Countries can and should be preparing now for the aging of their populations in the future. How can Israel prepare for this phenomenon in the coming decades, and how must we adapt our health and welfare services accordingly?
We spoke with Dr. Yoram Ma’aravi, a geriatric specialist at Hadassah Hospital, and with Prof. Alex Weinreb, Research Director at the Taub Center, to discuss aging in Israel and its potential impact on society at large.
This episode, recorded in Hebrew, is the third and final episode in our “Israel 2040” series, in which we examine the phenomena that will characterize Israel’s society and economy in about 20 years and are already being shaped today.
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Aging is a phenomenon that affects the vast majority of the population. As Yoram explains, “People don’t understand that we basically start the aging process at age 20…Our aging process is the longest of all other beings as far as I know,” he continues, “and it is the slowest, longest, and most imperceptible process. We mistakenly think that we suddenly start aging at 65.”
Israel is a relatively young country compared to other developed nations, due in large part to its high fertility rates. Nonetheless, the number of Israelis ages 70+ – the group usually considered “elderly” for policy purposes – is still expected to double by 2040, and this group’s share of the population is expected to grow from 8.5% to 11%.
On the one hand, Yoram reminds us that as life expectancy and healthy life expectancy improve, there are more and more elderly people who are independent, in good physical and mental health, and who continue to contribute greatly to society. On the other hand, the sheer increase in their number in Israel indicates that there will also be an increase in those who need care. Furthermore, as Alex adds, the elderly suffer more from chronic diseases and social isolation and often need care specifically tailored to this period of life.
This points to one of the major challenges Israel faces in preparing for an aging population, according both to Yoram and Alex – a lack of appropriate health professionals. “The first challenge…is a professional one,” says Yoram. “The population is aging, the number of older people is increasing, the skills and insights required to care for these people are very different from those used for younger people, and we don’t have enough professionals who have undergone the appropriate training.” He then elaborates, “Just to illustrate this, today there are over a million people in Israel considered elderly and only 400 geriatric specialists. The gap is unfathomable.”
Alex adds that this kind of gap is not something that can be fixed instantaneously, but rather requires forward thinking and long-term planning. “If it takes six or seven years to complete medical school, then it means that if we want to double the number of doctors in the health system to maintain the current ratio of patients to doctors, we actually already need to build more medical programs and everything that goes along with that,” he says.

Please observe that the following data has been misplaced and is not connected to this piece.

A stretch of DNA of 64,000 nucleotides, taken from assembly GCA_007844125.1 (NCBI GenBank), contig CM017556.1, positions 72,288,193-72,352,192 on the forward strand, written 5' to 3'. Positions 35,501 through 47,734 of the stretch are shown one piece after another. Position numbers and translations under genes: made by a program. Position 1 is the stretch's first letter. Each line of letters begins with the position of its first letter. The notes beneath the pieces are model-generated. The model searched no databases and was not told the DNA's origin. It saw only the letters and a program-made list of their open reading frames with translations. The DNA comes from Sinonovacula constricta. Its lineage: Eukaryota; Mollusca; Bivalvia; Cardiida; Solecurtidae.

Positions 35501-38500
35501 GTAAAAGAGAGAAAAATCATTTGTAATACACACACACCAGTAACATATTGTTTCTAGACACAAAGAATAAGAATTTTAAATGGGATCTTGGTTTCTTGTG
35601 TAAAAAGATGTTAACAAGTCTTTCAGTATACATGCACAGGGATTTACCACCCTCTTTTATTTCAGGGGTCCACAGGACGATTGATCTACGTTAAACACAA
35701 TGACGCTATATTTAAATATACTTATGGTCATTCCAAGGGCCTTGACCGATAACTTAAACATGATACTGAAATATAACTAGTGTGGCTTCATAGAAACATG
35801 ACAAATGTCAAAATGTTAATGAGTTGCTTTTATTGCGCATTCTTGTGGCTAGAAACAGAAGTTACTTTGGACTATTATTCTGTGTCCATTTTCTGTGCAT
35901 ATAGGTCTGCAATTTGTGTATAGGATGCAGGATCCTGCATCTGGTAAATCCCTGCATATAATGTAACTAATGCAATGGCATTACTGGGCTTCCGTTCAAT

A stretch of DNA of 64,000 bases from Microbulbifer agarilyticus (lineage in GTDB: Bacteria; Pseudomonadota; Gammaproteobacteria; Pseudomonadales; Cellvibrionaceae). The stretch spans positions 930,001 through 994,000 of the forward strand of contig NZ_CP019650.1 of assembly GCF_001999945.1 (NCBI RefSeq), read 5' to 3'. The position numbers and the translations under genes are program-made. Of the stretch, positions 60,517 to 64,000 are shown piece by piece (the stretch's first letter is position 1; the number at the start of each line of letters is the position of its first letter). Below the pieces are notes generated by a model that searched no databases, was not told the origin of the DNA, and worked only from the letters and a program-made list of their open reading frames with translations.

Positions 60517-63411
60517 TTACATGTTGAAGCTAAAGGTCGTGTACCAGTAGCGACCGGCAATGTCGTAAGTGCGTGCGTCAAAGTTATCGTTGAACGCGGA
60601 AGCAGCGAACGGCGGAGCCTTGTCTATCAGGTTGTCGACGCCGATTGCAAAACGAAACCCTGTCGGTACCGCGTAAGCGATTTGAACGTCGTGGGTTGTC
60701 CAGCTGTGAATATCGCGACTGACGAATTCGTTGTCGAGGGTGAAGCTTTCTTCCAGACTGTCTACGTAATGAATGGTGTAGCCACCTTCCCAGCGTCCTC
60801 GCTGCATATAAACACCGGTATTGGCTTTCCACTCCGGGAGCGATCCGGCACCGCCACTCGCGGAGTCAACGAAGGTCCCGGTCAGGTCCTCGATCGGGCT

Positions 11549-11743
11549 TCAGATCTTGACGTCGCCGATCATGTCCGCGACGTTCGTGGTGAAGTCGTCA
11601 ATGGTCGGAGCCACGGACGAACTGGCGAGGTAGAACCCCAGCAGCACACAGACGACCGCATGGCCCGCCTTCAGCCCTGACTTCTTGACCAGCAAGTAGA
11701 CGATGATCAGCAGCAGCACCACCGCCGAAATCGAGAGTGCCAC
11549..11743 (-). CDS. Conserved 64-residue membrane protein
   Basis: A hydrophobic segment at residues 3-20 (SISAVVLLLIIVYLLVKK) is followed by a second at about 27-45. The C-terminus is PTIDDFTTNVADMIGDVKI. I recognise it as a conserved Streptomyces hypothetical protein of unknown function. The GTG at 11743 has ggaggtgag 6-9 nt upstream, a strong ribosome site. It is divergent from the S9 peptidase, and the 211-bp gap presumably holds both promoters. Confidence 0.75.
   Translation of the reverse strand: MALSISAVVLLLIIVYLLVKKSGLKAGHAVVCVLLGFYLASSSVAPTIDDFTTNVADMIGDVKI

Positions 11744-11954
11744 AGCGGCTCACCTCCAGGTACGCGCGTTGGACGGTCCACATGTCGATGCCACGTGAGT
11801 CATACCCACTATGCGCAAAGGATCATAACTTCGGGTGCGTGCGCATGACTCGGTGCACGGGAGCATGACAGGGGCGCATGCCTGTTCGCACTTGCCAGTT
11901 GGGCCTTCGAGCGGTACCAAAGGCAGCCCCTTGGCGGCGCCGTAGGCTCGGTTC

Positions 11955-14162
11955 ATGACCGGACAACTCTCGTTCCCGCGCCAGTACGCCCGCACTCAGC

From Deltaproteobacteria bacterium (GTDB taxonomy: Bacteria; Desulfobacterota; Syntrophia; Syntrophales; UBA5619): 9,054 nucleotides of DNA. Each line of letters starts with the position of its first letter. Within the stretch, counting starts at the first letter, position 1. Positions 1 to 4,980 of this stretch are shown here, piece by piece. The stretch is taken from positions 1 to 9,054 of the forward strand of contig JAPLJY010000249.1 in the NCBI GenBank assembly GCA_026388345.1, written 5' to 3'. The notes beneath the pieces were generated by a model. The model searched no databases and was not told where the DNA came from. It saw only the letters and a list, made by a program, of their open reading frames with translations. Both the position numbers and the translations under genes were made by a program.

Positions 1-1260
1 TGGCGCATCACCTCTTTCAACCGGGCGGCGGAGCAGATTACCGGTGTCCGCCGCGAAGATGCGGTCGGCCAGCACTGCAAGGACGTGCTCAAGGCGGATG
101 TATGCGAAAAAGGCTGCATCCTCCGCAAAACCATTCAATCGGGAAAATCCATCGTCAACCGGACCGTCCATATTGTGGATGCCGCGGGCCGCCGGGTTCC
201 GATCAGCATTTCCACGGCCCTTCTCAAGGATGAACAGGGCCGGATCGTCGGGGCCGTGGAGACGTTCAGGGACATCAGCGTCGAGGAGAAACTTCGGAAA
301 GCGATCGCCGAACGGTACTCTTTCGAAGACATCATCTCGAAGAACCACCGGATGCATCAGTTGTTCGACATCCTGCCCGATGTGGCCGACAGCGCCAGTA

Given that training the appropriate number of doctors and specialists is both a tall order and a solution that will take years to implement, what other steps can be taken now to prepare for the aging population? Yoram says that one option is to invest more in preventative medicine. “Our country, and I think a lot of other countries as well, are too busy putting out fires instead of preventing them,” he says. That is, we should not be waiting for people to develop serious chronic conditions before treating them, but rather invest more in younger Israelis so that these conditions do not develop in the first place.
Another thing that could ease the burden on Israel’s future healthcare system, notes Alex, is to move more care for the elderly out of hospitals and into health clinics and the community. “But this will require systemic flexibility,” Alex warns, “and a change of mindset from an outlook that caring for the elderly takes place only in hospitals and nursing homes to an outlook where they are also cared for within the community itself.”
When both Alex and Yoram look a few decades into the future and imagine Israel caring for its elderly, they each have a vision for how a better-prepared society should look. As Alex says, “I think if we ask the elderly where they want to be, what would be optimal for them, they would want to be with their families. They would generally want to be cared for within the community.” Thus, strengthening care in the community could not only ease the burden of hospitals and nursing homes, but also provide a more preferable situation for the elderly.
Yoram, for his part, thinks that preparing well could make us all view aging in a more positive light and help us enjoy our later years. “It depends on whether or not we do the right things,” he says. “If we do the right things and an 80-year-old is able to live, get by financially, and be surrounded by a diverse enough environment to allow him to continue living a functional and healthy life, I think his life will be a full and happy life.”
More on the Taub Center podcast
In the Taub Center’s podcast, DataPoint, we zoom in from Israel’s bigger socioeconomic trends and focus on real stories. Who are the people – the millions of data points – who stand behind the numbers? How do their individual journeys embody or complicate the trends we see at the macro level?
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Listen on this page or on your favorite podcast player. This episode, recorded in Hebrew, is part one in our